Toshiba Medical systems has announced that it is currently working to integrate 3D Wall Motion Tracking and Tissue Enhancement technologies in its Aplio Artida cardiac ultrasound system. Moreover, Aplio MX, Aplio XG and Xario XG ultrasounds are available with the Auto IMT feature for measuring intima-media thickness of the carotid artery. 3D Wall Motion Tracking offers a new era of dyssynchrony imaging and advanced regional wall motion assessment. It helps electrophysiologists in optimizing pacemaker placement and function. It also demonstrates 3D ejection fraction, volumes and regional and global strain function. The Toshiba-exclusive software; Tissue Enhancement, has the ability to improve image uniformity and endocardial border delineation, especially in difficult-to-scan patients. Another feature available on Toshiba’s shared service ultrasound systems, Aplio™ MX, Aplio™ XG and Xario™ XG, is the new Auto IMT feature that calculates the intima-media thickness of the carotid artery, helping physicians determine a patient’s risk for cardiovascular disease. Toshiba’s Auto IMT can determine the thickness of the near and far arterial walls from three segments of the carotid artery: at an optimal angle of incidence and two complementary planes. Auto IMT uses the collected images following the American Society of Echocardiography (ASE) consensus statement for diagnosis of cardiac risk in people having no ... Read more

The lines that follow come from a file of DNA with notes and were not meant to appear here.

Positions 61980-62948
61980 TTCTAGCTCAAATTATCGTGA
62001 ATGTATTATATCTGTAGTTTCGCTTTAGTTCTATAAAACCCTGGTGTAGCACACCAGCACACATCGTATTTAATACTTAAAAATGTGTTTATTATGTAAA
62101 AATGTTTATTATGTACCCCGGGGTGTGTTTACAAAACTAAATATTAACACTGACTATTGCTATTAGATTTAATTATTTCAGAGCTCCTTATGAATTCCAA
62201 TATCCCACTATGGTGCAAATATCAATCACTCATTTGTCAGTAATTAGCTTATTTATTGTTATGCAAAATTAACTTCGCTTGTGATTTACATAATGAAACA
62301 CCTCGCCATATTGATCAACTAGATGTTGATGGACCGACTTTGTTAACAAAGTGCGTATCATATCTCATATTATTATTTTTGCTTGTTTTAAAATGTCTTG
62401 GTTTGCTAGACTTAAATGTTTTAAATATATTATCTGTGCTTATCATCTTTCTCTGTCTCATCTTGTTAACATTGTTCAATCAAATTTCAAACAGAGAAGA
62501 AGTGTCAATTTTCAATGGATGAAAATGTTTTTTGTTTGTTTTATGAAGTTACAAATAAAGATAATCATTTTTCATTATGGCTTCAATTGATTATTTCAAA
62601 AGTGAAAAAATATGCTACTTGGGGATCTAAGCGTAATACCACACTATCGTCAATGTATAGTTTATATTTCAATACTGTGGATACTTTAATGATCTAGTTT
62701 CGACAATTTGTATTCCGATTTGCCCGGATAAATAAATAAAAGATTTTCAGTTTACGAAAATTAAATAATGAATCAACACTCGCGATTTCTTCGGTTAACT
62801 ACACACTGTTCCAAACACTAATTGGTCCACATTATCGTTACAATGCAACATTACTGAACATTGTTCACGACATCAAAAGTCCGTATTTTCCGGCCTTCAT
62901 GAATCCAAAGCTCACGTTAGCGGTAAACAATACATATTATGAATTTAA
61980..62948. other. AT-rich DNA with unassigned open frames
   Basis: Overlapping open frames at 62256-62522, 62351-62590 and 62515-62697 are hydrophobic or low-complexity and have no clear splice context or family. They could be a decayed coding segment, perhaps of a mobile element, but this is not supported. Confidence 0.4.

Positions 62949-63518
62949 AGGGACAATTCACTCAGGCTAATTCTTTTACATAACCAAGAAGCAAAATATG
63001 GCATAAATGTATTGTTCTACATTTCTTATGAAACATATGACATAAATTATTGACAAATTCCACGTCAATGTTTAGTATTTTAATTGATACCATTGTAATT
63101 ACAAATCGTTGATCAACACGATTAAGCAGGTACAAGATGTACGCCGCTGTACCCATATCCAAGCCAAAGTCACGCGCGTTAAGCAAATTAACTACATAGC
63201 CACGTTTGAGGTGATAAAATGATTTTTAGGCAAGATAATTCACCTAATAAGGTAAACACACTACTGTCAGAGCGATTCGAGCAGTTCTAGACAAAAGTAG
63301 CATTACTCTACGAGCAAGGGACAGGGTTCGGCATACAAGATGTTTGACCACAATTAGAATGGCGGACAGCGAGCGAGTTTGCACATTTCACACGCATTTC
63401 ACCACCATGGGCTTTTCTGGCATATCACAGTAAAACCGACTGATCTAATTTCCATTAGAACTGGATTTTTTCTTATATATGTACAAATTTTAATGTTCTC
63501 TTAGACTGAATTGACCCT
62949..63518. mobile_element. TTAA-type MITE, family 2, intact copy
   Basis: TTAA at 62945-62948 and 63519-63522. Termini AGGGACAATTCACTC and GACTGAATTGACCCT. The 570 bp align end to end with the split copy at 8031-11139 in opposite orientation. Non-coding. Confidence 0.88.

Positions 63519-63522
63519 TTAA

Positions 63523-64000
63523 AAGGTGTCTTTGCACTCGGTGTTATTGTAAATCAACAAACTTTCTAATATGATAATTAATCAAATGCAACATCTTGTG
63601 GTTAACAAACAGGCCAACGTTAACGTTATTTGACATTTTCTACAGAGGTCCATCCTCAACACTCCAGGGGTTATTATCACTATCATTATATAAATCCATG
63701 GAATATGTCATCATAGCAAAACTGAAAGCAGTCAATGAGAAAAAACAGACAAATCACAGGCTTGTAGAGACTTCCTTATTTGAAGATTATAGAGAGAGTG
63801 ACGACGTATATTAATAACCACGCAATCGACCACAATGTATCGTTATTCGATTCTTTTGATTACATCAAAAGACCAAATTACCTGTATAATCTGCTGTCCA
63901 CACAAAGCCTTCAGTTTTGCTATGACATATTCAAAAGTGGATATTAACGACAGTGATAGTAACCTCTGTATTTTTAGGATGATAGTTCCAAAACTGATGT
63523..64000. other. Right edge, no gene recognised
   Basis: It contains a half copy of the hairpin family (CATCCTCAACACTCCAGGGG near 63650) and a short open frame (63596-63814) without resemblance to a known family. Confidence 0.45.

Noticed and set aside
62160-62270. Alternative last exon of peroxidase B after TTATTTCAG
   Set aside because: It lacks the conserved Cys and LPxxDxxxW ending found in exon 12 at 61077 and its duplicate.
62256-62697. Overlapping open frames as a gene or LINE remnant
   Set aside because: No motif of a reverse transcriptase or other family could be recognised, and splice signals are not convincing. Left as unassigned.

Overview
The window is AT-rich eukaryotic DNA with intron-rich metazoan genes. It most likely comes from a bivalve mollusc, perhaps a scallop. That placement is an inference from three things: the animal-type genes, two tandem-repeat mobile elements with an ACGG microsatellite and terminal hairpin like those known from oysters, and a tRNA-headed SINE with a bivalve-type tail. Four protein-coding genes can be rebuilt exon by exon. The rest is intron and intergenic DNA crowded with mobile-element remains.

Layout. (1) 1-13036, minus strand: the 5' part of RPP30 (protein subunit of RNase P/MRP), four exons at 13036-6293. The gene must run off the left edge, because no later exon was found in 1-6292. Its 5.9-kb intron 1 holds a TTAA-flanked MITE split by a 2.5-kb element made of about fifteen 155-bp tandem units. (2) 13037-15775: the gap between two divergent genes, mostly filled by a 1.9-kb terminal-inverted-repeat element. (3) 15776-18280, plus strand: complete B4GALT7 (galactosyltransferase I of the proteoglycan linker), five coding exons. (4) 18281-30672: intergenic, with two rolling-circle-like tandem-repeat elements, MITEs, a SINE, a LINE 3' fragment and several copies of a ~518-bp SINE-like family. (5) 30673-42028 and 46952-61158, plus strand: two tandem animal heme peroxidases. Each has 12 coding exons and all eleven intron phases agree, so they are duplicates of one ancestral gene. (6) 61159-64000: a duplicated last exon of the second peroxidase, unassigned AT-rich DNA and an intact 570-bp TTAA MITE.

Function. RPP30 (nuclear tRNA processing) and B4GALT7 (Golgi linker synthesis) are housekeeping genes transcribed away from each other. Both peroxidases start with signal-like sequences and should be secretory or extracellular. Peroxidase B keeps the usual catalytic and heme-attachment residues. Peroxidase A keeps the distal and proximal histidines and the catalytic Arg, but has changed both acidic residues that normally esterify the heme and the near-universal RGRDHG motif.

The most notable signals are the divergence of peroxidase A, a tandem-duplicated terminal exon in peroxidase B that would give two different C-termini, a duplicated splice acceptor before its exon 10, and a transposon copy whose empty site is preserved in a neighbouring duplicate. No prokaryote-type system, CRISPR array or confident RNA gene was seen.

Optimal Placement of Pacemaker Leads Using Speckle …